Automotive HandBook BOSCH
Analog signals are electrical quantities whose amplitude, frequency and phase convey information on physical variables or technical processes. Data registration is continuous in both time and quantity; within certain limits, analog signals can reflect any number of quantitative variations at any given point in time.
Analog technology provides means for processing these signals. Initial processing, consisting of filtering and amplification, can be supplemented by mathematical operations such as addition and multiplication, as well as integrationover time, etc.
The operational amplifier (OP) is an integrated circuit of extreme importance in analog technology. Under ideal conditions, a relatively simple external circuit is sufficient for determining its operating characteristics (infinite amplification, no input current).
Various physical factors can be employed to modify the intensity, phase (coherent laser light) and polarization of the light conducted in the optical fibers. Fiber-optic sensors are impervious to electromagnetic interference; they are, however, sensitive to physical pressure (intensity-modulation sensors), and, to some degree, to contamination and aging. Inexpensive plastic fibersare now available for application within some of the temperature ranges associated with automotive applications. These sensors require special couplers and plug connections.
Short-circuiting ring sensors consist of a laminated soft-magnetic core (straight/ curved U- or E-shape), a coil and a moving, highly-conductive short-circuiting ring made of copper or aluminum. When an AC voltage is applied at the coil, a current Iis created which is dependent on the inductance of the coil. The eddy currents thereby created in the short circuiting ring limit expansion of the magnetic flux to the area between the coil and the ring itself.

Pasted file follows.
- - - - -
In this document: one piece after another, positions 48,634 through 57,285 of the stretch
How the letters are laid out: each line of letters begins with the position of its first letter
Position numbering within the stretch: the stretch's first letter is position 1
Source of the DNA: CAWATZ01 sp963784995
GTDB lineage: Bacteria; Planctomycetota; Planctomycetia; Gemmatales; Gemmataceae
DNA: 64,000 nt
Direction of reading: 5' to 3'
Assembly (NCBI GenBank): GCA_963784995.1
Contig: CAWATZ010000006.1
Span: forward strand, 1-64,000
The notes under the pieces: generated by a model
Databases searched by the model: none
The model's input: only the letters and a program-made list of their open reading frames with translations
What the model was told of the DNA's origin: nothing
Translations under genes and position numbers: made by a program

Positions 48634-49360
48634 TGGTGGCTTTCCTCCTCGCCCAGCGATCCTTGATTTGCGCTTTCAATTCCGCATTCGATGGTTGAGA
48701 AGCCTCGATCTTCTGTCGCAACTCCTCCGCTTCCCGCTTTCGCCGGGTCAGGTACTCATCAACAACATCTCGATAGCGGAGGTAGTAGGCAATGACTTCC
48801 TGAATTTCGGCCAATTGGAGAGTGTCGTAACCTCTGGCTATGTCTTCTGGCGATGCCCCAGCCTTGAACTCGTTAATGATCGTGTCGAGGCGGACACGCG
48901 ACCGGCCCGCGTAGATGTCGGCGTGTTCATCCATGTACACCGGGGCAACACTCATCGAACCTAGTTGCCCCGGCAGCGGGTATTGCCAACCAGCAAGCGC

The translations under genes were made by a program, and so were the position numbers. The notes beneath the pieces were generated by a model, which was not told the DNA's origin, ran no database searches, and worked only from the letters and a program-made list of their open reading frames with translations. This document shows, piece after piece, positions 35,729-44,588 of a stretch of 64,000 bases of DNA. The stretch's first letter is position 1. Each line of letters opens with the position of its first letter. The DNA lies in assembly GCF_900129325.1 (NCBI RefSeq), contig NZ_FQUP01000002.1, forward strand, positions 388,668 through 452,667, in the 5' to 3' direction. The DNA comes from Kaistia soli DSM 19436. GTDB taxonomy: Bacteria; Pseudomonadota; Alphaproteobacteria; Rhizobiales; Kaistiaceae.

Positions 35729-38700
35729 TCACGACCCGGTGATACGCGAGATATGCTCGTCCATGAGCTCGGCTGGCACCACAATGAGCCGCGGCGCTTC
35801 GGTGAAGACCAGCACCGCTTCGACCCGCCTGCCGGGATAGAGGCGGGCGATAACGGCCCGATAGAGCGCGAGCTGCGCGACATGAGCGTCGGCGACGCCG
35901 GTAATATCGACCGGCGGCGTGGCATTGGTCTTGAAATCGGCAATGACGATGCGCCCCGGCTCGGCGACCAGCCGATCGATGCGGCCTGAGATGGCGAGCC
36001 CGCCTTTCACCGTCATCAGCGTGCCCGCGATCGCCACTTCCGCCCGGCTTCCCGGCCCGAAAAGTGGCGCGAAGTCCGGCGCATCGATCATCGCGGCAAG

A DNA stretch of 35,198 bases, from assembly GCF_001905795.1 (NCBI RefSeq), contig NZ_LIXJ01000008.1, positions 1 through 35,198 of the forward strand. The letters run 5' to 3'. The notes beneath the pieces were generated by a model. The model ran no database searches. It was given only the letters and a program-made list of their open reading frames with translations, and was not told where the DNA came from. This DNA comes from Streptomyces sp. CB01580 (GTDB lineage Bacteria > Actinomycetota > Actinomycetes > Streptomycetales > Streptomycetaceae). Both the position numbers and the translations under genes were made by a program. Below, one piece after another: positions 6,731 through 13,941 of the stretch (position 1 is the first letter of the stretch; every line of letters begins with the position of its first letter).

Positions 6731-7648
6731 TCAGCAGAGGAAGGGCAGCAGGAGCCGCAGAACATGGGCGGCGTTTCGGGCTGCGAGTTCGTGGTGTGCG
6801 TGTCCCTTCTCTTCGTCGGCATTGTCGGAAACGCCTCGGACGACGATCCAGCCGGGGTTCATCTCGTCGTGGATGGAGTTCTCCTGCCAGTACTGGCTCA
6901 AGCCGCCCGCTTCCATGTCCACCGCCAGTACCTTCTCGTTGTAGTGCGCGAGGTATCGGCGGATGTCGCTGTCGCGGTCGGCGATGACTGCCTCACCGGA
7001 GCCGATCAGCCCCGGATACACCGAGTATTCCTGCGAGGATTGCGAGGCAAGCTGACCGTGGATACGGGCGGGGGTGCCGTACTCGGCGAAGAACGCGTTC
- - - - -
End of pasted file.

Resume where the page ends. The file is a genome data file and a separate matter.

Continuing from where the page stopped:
The position of the short-circuiting ring influences the inductance and thus the coil current. The current Iis thus a measure of the position of the short circuiting ring. Virtually the entire length of thesensor can be utilized for measurement purposes.
The mass to be moved is very low. Contouring the distance between the sides influences the shape of the characteristic curve: Reducing the distance between the sides toward the end of the measuring range further enhances the good natural linearity. Operation is generally in the 5…50 kHz range, depending on material and shape.
The task of measuring various rotations of a rotating part (e.g. steering spindle) is solved with a dual configuration of “pseudo-Hall angle sensors”. Here the two associated permanent magnets are moved by the rotating part via a step-up gear train.
However, as the two smaller driving gears differ to the tune of one tooth, their mutual phase angle is a clear measure of the absolute angular position. Each individual sensor also offers an indeterminate fineresolution of the angle of rotation.
This configuration provides a resolution more precise than 1° for e.g. the entire steering-angle range of four full rotations
ACC systems (Adaptive Cruise Control) with just such a long-range radar sensor are vehicle-speed controllers with automatic detection of vehicles which are driving in front in a lane and where braking may be required. A working frequency of 76 GHz (wavelength approx. 3.8 mm) permits the compact design required for automotive applications.
A Gunn oscillator (Gunn diode in the cavity resonator) feeds in parallel three adjacently arranged patch antennas which at the same time also serve to receive the reflected signals. A plastic lens (Fresnel) set in front focuses the transmitted beam, referred to the vehicle axle, horizontally at an angle of ± 5° and vertically at an angle of ± 1.5°.
Due to the lateral offset of the antennas, their reception characteristic (6 dB width 4°) points in different directions. As well as the distance of vehicles driving in front and their relative speed, it is thus also possible to determine the direction under which they are detected.
Directional couplers separate transmitted and received reflection signals. Three downstream mixers transpose the received frequency down to virtually zero by admixing the transmit frequency (0…300 kHz). The low-frequency signals are digitized for further evaluation and subjected to a high-speed Fourier analysis to determine the frequency.
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